It’s a brisk mid October evening and there’s a warm presence that fills the air of the normally dusky Brixton. It’s warmth comes from a forage of fans who spill out the tube, pulling tightly at coat zips and clutching at tickets as the cold of the evening hits them. In a flurry they push past sketchy ticket touts who snoop around the doors of Brixton Academy, to make their way inside the massive warm haven that lies within. It’s Bombay Bicycle Club who’ll charm the hearts of their tentative audience tonight, who take the stage to play the biggest headline show of their careers.

Jack Steadman’s sweet husky voice has been the driving force for a wave of inventive indie bands these past few years now. And as Bombay Bicycle Club start to grasp mainstream appeal, it feels like its tonight where their future may be dictated. Where the band may stand after tonight is unpredictable, but what is sure is that they’ll give the show everything they’ve got, as they always do.

Summer favourite ‘Shuffle’ starts affairs for the evening as Bombay storm the stage, while Lucy Rose follows in hot pursuit. Hands collide above almost instantly, as an already heated crowd struggle for position amongst themselves. Though, it must be noted, this audience feel tame for a band that holds the record for the strongest ever crowd push in the NME/Radio 1 tent at this year’s Reading Festival. This solitary mood from the audience seems to continue well into the set, as although enjoying it, they seem to hold no favour in throwing themselves around like the band doing so on the stage above them. It’s this lack of energy and unfocussed nature of the audience that are to be taken away from the evening overall. And that’s a shame. The band played a set list consisting of tracks from all three albums as well the appearance of EP track ‘Open House,’ offering something for everyone. The introduction of a section of songs from acoustic album ‘Flaws’ also seemed to, at first, go down favourably, but it couldn’t help but be felt that the harsh lighting and dark contained nature of Brixton Academy didn’t suit it’s soft melodic captures.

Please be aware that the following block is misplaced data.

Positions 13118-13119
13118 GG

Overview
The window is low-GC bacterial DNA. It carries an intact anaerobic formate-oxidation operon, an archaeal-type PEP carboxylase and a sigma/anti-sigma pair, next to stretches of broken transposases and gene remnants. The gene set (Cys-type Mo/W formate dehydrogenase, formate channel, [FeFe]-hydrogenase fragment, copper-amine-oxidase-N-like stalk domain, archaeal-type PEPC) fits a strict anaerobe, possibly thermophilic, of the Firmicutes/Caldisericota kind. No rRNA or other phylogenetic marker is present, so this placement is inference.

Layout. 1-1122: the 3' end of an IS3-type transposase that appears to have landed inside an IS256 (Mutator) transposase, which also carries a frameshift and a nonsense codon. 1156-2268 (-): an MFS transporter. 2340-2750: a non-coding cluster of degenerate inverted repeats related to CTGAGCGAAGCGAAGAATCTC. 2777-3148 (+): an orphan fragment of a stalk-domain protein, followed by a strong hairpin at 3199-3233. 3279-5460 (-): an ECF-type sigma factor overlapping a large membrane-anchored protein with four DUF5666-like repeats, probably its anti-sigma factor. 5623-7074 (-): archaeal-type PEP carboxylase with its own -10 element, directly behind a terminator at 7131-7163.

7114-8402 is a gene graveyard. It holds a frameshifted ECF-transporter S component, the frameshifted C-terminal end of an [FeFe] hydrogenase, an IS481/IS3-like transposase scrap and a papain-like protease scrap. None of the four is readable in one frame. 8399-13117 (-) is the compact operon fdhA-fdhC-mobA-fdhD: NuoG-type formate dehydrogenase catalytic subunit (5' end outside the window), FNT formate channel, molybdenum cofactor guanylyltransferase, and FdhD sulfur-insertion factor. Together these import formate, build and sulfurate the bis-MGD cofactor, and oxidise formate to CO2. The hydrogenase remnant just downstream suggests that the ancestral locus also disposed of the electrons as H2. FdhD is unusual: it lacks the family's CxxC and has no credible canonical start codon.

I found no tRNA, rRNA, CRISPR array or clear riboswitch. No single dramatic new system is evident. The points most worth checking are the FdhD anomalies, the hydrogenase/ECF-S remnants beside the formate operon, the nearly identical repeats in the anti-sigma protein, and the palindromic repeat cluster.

It’s, perhaps, the husky dim backlight that shines shadow figures of the band onto the audience where Bombay feel most touching tonight, not during the apocalypse of the strobe central light show. It’s at these moments the band become a bit more experimental and alternative takes and improvisation become the focus. But it’s ‘Still’ that comes as the absolute highlight, as Jack climbs to the piano, thanks the audience and offers to bare his soul, leaving a hauntingly silent Brixton in a tirade of tears.

The future for Bombay Bicycle Club is one full of prospect, but I question myself on what the effect of their growth may mean. The Brixton show already felt a slight loss of intimacy from a band that I, alongside many others hold close to our hearts, and it’s that next step that I fear for.